14. Based on the above, the Ombudsman considers reasonable the Delegation´s decision to evaluate the initially rejected tender. The Delegation followed the applicable rules by first evaluating the technical part of the tender and subsequently opening the financial offer. The Ombudsman thus finds no maladministration regarding this aspect of the complaint. Accordingly, the complainant´s claim that the Delegation should annul its decision to award the contract to the initially rejected tenderer cannot be upheld.
15. In the course of the inquiry, the Ombudsman noted that, according to the Financial Regulation, the Delegation should have given unsuccessful tenderers a standstill period of ten days (and not seven) to make their comments (see footnote 11). The Commission explained that it has recently introduced changes to the applicable rules that provide clearer templates and guidance to Delegations. The Ombudsman welcomes the steps taken by the Commission in this regard.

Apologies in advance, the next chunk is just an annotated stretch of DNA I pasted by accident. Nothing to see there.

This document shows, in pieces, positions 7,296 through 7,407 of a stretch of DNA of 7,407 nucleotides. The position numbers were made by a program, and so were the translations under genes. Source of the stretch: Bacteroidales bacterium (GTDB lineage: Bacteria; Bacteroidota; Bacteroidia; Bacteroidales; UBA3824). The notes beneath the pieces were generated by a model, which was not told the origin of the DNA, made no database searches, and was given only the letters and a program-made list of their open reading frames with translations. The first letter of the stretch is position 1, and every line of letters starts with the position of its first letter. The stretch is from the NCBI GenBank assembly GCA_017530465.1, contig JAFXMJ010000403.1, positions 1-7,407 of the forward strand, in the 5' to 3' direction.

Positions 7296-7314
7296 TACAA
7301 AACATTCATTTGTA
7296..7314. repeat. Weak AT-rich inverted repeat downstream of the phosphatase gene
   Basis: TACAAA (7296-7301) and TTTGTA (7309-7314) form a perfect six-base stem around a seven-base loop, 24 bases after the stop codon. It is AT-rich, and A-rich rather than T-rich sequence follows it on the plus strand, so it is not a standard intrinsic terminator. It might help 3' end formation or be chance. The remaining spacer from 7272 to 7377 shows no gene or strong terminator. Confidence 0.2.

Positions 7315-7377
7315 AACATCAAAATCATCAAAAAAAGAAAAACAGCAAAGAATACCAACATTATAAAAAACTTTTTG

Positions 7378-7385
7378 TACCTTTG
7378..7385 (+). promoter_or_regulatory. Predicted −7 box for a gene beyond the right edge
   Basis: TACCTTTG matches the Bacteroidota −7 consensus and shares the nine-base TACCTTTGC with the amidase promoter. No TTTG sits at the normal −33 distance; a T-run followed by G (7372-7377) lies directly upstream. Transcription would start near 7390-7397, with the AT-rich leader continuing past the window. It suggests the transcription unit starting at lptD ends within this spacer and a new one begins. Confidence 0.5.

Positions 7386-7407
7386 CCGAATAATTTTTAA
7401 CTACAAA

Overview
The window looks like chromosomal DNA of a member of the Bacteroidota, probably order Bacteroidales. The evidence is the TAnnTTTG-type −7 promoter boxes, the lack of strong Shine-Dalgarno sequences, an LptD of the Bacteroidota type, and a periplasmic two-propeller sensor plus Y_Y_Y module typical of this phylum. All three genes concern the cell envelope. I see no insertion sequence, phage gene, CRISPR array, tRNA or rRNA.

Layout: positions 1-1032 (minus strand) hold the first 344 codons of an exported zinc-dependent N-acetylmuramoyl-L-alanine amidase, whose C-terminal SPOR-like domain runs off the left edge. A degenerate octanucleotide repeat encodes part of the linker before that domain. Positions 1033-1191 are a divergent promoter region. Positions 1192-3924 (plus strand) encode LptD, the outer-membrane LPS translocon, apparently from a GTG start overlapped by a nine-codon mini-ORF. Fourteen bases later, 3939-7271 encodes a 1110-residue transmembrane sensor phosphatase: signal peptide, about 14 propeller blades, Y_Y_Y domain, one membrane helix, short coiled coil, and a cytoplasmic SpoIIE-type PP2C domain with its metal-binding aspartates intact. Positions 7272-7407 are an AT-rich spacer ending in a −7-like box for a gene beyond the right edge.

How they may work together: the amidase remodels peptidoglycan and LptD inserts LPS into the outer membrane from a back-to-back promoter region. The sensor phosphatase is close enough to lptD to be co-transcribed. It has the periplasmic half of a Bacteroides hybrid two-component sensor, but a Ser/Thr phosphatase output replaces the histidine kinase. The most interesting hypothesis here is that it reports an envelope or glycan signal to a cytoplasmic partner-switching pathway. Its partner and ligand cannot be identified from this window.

On whether the Delegation complied with its obligation to notify the complainant
Arguments presented to the Ombudsman
16. The complainant considered that, on the basis of the information set out in the initial award letter (see paragraph 2 above), the Delegation should have immediately notified it about the fact that the comments received during the standstill period had triggered an additional evaluation. The Delegation informed the complainant only after 26 days. During this period, the complainant spent time and effort preparing a number of documents that it was required to provide for the signature of the contract.
17. The Commission argued that it is not a procedural obligation to suspend the signing of a contract. It is merely a possibility foreseen by the applicable rules. In this case, the Delegation did not have to suspend the signing of the contract because all the comments received during the standstill period were examined while the tenders were still valid. As the signing of the contract was not suspended, the Delegation was not obliged to notify the complainant. Such a notification would in any case have been “merely informative”, as it would not have had any impact on the Delegation´s decision to evaluate the initially rejected tender. When the Delegation notified the complainant of its decision to award the contract to another tenderer, it granted a new standstill period during which the complainant could submit its comments.